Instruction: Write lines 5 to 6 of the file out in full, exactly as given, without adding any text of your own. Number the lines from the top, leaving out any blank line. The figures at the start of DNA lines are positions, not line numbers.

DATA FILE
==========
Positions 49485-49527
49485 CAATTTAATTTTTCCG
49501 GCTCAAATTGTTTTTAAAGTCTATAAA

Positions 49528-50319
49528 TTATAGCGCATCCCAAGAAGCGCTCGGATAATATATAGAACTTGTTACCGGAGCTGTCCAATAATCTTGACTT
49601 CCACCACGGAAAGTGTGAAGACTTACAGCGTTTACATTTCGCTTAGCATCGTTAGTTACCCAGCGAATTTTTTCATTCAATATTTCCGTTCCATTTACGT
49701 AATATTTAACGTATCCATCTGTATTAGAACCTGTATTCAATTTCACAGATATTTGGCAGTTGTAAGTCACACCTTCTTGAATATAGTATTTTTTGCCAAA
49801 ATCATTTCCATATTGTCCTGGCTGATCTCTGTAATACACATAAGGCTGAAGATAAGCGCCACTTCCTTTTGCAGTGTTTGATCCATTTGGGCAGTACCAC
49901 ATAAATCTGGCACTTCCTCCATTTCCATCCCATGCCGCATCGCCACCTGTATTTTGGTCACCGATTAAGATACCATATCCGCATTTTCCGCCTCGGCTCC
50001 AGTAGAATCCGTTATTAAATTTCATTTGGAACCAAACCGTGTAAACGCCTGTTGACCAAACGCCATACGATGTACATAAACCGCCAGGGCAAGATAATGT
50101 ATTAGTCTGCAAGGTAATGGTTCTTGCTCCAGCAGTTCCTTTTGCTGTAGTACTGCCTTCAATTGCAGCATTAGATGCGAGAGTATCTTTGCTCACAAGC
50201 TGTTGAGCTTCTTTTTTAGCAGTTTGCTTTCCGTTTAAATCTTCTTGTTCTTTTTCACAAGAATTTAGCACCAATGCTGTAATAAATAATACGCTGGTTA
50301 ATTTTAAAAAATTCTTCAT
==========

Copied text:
49528 TTATAGCGCATCCCAAGAAGCGCTCGGATAATATATAGAACTTGTTACCGGAGCTGTCCAATAATCTTGACTT
49601 CCACCACGGAAAGTGTGAAGACTTACAGCGTTTACATTTCGCTTAGCATCGTTAGTTACCCAGCGAATTTTTTCATTCAATATTTCCGTTCCATTTACGT